Palletised warehouse – a warehouse where casks are stored on their ends, stacked on pallets which themselves are stacked on top of each other.
Paxarette – a concentrated wine used for flavouring and colouring. It was often used to season sherry casks, giving them a punchy of sherry flavour. However, the practise has been against Scotch whisky regulations since the late 1980s/early 1990s.
Pièce – a 205 litre cask most-often used in French wine-making.
Pipe – a cask used for maturing port. 350+ litres in size, and usually closer to 500 litres.
Quarter cask – a 125 litre cask, one quarter of a butt.
Quarter-sawn – a method of breaking down a log such a way that the grain is more vertical through the planks. It increases the strength of the planks and allows more grain contact when they are made into casks.
Quercus Alba – the scientific name of American white oak.
Quercus Mongolica – the scientific name for Mizunara.
Quercus Robur – the scientific name of the most common type European oak.
Racked warehouse – a warehouse with shelves for storing casks on their sides.
Reed – a piece of material (traditionally dried reeds) pressed between the head and the croze to make a cask water-tight at the ends.
Refill cask – a cask that has been used to store spirit at least twice: first as virgin oak, then as first-fill, before being filled again as a refill cask.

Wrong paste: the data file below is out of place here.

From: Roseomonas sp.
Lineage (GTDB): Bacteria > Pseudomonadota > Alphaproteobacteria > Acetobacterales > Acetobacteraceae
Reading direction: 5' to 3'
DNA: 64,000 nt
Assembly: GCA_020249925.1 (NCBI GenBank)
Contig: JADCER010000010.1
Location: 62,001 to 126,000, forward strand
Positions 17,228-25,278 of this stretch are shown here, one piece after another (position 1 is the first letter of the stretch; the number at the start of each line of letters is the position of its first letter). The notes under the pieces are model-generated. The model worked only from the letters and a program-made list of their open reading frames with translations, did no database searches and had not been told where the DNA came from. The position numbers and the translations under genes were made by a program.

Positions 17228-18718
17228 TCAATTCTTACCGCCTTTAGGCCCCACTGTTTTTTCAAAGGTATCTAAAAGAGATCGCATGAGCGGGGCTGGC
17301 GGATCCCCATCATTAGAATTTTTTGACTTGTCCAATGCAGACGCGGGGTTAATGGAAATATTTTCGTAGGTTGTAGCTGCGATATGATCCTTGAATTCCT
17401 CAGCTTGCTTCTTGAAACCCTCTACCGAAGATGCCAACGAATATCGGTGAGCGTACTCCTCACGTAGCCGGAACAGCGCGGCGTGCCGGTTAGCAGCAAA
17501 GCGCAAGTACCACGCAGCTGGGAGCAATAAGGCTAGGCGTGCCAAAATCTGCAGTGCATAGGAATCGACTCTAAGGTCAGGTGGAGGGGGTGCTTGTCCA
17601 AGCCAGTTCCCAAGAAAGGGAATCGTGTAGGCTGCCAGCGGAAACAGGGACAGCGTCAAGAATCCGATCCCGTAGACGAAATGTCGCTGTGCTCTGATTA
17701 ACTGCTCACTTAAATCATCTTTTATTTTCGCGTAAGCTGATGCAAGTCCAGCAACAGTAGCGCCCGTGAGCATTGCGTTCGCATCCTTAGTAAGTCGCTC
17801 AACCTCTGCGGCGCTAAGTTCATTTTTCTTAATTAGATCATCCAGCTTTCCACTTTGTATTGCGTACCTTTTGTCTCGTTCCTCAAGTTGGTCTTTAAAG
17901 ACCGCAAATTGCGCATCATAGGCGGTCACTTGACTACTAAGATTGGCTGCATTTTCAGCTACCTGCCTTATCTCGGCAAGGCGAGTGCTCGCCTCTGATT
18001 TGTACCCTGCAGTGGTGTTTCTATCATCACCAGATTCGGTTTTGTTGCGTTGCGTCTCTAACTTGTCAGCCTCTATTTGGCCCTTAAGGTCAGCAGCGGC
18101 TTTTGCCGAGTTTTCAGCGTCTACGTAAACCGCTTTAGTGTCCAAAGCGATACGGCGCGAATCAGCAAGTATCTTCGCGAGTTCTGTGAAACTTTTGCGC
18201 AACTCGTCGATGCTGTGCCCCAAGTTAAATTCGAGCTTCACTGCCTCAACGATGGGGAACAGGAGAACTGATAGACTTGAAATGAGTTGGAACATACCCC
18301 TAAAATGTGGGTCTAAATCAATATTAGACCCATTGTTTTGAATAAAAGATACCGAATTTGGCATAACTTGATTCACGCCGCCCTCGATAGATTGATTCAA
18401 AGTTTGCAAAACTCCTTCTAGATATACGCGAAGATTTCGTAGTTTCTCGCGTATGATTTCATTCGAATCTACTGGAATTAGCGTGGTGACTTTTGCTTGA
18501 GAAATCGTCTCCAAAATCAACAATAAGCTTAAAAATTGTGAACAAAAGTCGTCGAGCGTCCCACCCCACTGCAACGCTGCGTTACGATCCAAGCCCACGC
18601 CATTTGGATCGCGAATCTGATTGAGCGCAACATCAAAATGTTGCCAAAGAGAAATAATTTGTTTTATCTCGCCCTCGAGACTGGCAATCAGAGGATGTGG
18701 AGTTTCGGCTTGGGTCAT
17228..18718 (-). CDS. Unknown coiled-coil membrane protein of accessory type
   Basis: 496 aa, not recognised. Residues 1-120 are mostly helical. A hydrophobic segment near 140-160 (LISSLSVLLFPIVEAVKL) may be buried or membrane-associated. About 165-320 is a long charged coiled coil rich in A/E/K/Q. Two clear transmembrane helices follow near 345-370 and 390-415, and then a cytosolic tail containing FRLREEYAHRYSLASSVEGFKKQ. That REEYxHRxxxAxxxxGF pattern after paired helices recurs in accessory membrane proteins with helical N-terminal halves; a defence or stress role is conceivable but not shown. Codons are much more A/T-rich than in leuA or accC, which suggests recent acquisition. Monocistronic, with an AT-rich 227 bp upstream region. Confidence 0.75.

Rejuvenated cask – another term for dechar/rechar.
Seasoned cask – casks that have had another liquid stored in them specifically to infuse the wood with some of the characteristics of that liquid.
Seasoning – the process of drying a piece of wood to make it more suitable for use as in building a cask.
Shave/Toast/Rechar aka STR – a process similar to dechar/rechar where a cask has a small amount of wood removed from the inside of the cask to reveal more active wood, which is then toasted and recharred. A method pioneered by the late Dr Jim Swan
Solera – in sherry, a system of continuous fractional blending where a notional row of casks is combined by occasionally drawing some sherry from the final cask, leaving the cask still with liquid in, and then refilling it from the previous cask in the row. That cask is refilled from the previous one and so on until the first in the row, which is refilled with new sherry. In whisky, it often refers to a single vat from which a whisky to be bottled is drawn, without emptying the vat, before being refilled with a new batch of the same whisky.
Stave – one of the pieces of wood that make up the sides of a cask.
Sulphur stick – a stick of sulphur burnt inside a cask to disinfect it before filling. No longer commonly used, but some older casks still have a sulphuric note from their earlier use. Much hated by whisky-writer Jim Murray.
Toast – the process of heating the staves of a cask, activating the flavour compounds within and helping them bend into the shape.
Tronçais – a large forest in the centre of France. Oak from the forest is used to make casks for Cognac and Armagnac producers.
Tun – a large vat used for marrying multiple casks.
Valinch – a long, tapered tube used for extracting whisky from a cask. The valinch is inserted through the bung hole and allowed to fill. The user then place their finger over the hole at the end, stopping air from getting into the tube, and the valinch is removed. As air can’t get in the end, the whiskey (mostly) stays in the tube, allowing it to be poured into a glass.
Virgin oak – oak that has not been exposed to a spirit before; a first-use cask.
Until next time… Happy Distilling!